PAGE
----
Autumn Retreat: The Heart of Knowing and Not Knowing:
Teachings of the Buddha of Compassion
Explore your mindfulness practice, touch into the roots of compassion and
find refuge in the space of ‘Not Knowing’
Friday September 24th at 7pm
to Sunday September 26th at 12:30pm | 2021
Online | Recommended Fee: $250*
*If you would like to participate and cannot afford the $250 fee, we ask that you give what you can afford and contact us at email@example.com. If you want to participate in this retreat, we want to have you there.
The retreat fee includes a portion that goes directly towards Sarana Institute, which supports us and allows our work to thrive, as well as a portion to our teacher that supports his work. We are also grateful to our donor, Shelley Harris, who has been a longtime friend and supporter of our mediation classes and retreats.
- Tend to Mindfulness daily with both seated and walking practices
- Contemplate Compassion for self and others
- Practice Deep Listening with this partially silent retreat
- Invite nature connection into your daily awareness practices
- Cultivate a relationship to your home as a refuge and space for practice
Mindfulness + Compassion Skills in Nature builds a foundation for loving kindness and a deepening of our sense of interrelationship and oneness.
Even though this retreat is online, in the comfort of your own home, we will be making space to connect to nature. This could be your yard, a local park, your balcony etc. Including nature in our reflective and practice time allows us to deepen and expand our heart awareness towards all beings.
If you are a beginner to meditation and mindfulness practice, we ask that you contact (Rev.) Andrew, our Retreat Director to discuss your practice and how this can be of best support to you.
An invitation into Not Knowing from (Rev.) Andrew Blake and Sarana Institute:
In times like these we need to become adept at navigating uncertainty. Those of us who work in Healthcare and Palliative care know this place well. In our Autumn Retreat we enter again in silent stillness in a lovingly held virtual space. Retreat is a time to take what’s known in the Zen tradition as a ‘backward step’. We choose to step out of our everyday patterns, out of our busyness, and participate fully in the retreat schedule. With its guidelines and timekeeping, we are held in community intention to practice the ‘Way’. The ‘Way’ is built upon our personal retreat intentions, as well as the intention of the Bodhisattva’s heart in serving the world through enlightening our confusion and delusion through compassion and wisdom.
This schedule holds us as we traverse the stillness of sitting meditation that enlightens, reveals, and challenges us. In this retreat we will explore what our hearts know and what our hearts have yet to know… also known as our ‘don’t know’ mind. We also will steep our field of shared practice in the Mahayana teachings of the Heart Sutra, a profound distillation of the wisdom awareness from Avalokiteshvara, the Buddha of Compassion.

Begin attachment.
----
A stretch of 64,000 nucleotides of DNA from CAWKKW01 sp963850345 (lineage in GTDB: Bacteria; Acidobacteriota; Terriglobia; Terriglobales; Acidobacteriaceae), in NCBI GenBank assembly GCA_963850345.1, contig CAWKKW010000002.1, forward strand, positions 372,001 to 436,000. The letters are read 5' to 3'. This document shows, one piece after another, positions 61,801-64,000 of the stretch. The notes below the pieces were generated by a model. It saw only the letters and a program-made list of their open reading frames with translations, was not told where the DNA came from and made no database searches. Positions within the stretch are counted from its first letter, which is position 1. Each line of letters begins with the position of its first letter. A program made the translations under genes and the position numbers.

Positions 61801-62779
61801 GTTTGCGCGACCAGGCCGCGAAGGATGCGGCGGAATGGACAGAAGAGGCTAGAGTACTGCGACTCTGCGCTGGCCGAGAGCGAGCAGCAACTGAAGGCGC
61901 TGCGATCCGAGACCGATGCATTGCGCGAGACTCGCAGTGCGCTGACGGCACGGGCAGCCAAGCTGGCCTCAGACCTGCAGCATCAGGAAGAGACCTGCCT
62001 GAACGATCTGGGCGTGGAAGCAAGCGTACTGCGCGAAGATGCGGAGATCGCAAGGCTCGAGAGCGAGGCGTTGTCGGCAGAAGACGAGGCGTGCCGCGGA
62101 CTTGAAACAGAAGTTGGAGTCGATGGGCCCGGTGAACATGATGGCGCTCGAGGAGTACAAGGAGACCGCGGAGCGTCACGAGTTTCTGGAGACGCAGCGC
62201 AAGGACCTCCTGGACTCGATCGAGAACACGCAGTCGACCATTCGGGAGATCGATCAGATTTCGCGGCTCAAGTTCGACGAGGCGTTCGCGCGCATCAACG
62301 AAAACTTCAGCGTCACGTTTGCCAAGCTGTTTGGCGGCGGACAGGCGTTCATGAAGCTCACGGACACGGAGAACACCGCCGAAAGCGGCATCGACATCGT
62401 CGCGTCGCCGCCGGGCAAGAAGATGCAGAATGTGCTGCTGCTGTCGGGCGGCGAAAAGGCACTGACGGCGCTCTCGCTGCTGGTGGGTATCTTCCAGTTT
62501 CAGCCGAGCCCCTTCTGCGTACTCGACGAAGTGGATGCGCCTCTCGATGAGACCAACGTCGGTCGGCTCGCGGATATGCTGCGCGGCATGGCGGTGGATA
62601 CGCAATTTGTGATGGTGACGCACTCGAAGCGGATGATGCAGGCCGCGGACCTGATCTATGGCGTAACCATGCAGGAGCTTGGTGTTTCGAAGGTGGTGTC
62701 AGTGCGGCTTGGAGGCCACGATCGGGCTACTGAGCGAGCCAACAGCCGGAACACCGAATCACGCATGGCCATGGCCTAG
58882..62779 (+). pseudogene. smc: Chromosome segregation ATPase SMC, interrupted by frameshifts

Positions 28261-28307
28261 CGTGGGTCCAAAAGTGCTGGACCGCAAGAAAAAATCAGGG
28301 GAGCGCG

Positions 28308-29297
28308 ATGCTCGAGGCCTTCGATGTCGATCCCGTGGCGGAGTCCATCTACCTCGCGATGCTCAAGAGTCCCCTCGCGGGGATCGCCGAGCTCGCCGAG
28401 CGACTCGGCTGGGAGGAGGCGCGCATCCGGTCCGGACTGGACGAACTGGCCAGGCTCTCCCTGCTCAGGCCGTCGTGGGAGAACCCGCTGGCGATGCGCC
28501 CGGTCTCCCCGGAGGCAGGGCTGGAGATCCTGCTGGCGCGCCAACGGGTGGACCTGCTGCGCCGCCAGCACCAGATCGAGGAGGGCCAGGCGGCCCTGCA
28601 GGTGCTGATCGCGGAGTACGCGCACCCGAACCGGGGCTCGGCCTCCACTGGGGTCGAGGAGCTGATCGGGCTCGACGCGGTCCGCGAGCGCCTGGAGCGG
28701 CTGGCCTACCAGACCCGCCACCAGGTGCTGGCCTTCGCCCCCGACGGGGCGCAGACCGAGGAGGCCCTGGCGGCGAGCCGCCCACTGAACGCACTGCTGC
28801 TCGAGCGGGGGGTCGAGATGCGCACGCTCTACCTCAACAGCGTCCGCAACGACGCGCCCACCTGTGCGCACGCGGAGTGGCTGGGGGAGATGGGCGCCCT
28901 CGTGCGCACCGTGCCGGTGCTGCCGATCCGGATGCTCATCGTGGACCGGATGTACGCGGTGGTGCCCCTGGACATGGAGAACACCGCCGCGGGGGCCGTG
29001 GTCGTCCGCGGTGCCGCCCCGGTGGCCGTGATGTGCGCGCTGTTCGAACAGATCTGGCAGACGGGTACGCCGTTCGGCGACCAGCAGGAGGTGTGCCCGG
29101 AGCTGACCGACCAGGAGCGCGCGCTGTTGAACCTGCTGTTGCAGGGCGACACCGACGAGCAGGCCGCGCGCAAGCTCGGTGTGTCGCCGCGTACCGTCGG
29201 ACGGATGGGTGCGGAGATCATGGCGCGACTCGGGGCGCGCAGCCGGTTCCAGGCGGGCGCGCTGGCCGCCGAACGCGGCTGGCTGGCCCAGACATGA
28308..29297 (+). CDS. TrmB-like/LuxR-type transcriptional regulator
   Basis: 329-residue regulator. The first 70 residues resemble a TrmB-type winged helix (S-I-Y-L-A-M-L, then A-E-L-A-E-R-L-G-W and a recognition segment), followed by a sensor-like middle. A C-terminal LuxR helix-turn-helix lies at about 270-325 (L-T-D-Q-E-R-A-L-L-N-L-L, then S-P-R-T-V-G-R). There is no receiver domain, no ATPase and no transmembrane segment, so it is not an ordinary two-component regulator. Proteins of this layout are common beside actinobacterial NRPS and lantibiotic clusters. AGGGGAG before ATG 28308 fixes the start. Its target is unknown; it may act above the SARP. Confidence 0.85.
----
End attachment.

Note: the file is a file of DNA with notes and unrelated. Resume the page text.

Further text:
(Rev.) Andrew will again be our retreat guide. He recommends that if you can create a private space for the weekend (i.e., a cottage, friend’s apartment or designated space for the retreat period) it will help you in creating the necessary conditions for deepening your practice. Ideally, access to nature is also very helpful during breaks and contemplative walking periods, where there is as little distraction as possible. All of us here at Sarana, look forward both to a time for practice and a chance to be in community with each of you.
Two Hands Together,
(Rev.) Andrew and the Sarana Team
Preparing for the Retreat
Please click here to learn more about how you can best prepare for our time together.
- Contact us by email (firstname.lastname@example.org)
On Being Compassionate:
by (Rev.) Andrew Blake
With practice, we learn to be with the qualities present in our moment-by-moment experience, and then with more curiousity and perseverance, we learn to touch into the roots of a reactive emotion or a strong trigger that sets us off into fear, sadness, jealousy, or rage. Slowing down brings us greater awareness of these states and, through this first skill of mindfulness, we learn that we can let them go in any given moment. This gradually brings us ease, acceptance and greater trust of emotionally states. This is not control, but rather what in neuroscience is called “regulation.” But how to we understand the roots of our emotions and even transform those old prickly triggers? How do we direct compassion and kindness to our own reactions and suffering? This is where your meditation cushion hits the pavement…continue reading here.